In addition to the many criminal charges now facing here, the Diocese has  called for her resignation and a formal investigation by the Episcopal Church has begun that could bring its own charges and trial.  A complete timeline and other information can be found here and here.

Thomas Palermo with one of his children

Her prior problems have raised a multitude of questions and criticism regarding the process by which she was vetted and why her 2010 DUI was not publically disclosed during the process leading to her election.  There is a great deal of debate about where responsibility lies and you can read a number of essays and op-eds on the matter.  It is not my intent to rehash them here.  However, if you wish to make a donation to help fund the education of Thomas Palermo’s two children, you can do so here.

church and boozeAs you might imagine this tragedy has also ignited a discussion in the Church about the role that alcohol plays, not just among addicted clergy, but in our culture.  The Episcopal Church has a rather boozy reputation.  It is a commonly repeated joke that, “Wherever you find four Episcopalians, you’ll find a fifth.”  It is not uncommon to find wine, sherry or beer served at parish events and sometimes, even at Vestry meetings. Here at St. Tim’s we brew beer in the basement to serve at parish events.   Indeed, my whole “Priest in a Bar” shtick is made possible only because of my denomination’s alcohol-tolerant attitude.

Yet now many are questioning whether or not it has gone too far.  And they do not simply mean the lost life of Thomas Palermo or the ruined career of Heather Cook.  People are now wondering what impact the prevalence of alcohol might have on enabling addiction among members and clergy alike and also whether or not it creates a hostile atmosphere for people in recovery.

It has prompted a response from The Rev. Gay Clark Jennings, President of the House of Deputies (made up of priests, deacons and lay people).   In it she calls for both a re-examination of the process by which our bishops are elected and also our polices on alcohol and other drugs.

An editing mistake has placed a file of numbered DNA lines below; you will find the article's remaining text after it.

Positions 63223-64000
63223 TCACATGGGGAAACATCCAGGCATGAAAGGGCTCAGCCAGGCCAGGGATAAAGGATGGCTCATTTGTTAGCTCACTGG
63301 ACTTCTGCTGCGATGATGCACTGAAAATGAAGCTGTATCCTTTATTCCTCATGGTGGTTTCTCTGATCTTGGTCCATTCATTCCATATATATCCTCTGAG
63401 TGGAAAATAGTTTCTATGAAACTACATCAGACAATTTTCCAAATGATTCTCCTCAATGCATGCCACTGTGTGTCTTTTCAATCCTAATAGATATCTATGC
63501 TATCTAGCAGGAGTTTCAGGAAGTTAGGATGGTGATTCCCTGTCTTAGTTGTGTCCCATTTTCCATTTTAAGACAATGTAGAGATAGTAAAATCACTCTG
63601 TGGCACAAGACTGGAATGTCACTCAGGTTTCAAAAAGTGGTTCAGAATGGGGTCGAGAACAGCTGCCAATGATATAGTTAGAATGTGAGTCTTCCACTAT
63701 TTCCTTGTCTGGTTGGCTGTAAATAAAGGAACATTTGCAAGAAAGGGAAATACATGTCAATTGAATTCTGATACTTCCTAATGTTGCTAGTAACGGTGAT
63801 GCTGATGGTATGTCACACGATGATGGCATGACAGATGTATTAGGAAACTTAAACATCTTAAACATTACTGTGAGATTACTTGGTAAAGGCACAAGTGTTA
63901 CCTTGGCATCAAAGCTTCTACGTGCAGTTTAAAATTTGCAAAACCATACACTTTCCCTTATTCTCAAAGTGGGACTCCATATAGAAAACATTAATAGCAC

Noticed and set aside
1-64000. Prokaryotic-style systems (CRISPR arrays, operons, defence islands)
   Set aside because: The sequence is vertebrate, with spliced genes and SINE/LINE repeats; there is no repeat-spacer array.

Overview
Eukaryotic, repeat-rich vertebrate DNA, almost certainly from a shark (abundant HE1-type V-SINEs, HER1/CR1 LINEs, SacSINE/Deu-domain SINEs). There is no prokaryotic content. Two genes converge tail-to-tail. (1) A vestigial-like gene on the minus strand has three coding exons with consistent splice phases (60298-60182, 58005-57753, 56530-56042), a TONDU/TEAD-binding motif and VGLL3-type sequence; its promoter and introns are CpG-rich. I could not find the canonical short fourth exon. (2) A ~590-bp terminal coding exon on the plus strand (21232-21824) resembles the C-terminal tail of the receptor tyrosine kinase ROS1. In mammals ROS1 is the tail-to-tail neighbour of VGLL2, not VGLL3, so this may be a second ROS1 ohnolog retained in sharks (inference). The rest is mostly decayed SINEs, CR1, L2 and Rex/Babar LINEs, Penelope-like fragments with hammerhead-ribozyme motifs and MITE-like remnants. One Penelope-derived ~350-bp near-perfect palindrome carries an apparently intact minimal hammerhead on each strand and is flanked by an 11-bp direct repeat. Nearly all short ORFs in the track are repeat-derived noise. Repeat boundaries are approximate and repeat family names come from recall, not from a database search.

A more unusual response comes from Bishop Scott Barker of Nebraska who has publically declared that he will not drink during the coming General Convention.  (General Convention is the triennial gathering of the whole Episcopal Church.  Each diocese sends a deputation made of clergy and laity elected by its own membership to take part in the deliberations and governance of the parent denomination.)  Looking at the comments when this has been shared on Facebook it seems that many are agreeing with him in questioning the place alcohol has in our Church life.

All of this is particular importance to me, not simply because I am an Episcopalian who engages in beer-based ministry, but also because at present I am involved with bodies directly affect by this tragedy and ensuing debate.  First, I serve on the Standing Committee which is currently in the midst of designing and defining the search process for our next Bishop.  This task has been made all the more sensitive given the questions raised about the reliability and transparency of how bishops get vetted and elected.  Moreover, I am a Deputy to this year’s General Convention where no doubt there will be much discussion about bishops, booze and their role in our Church.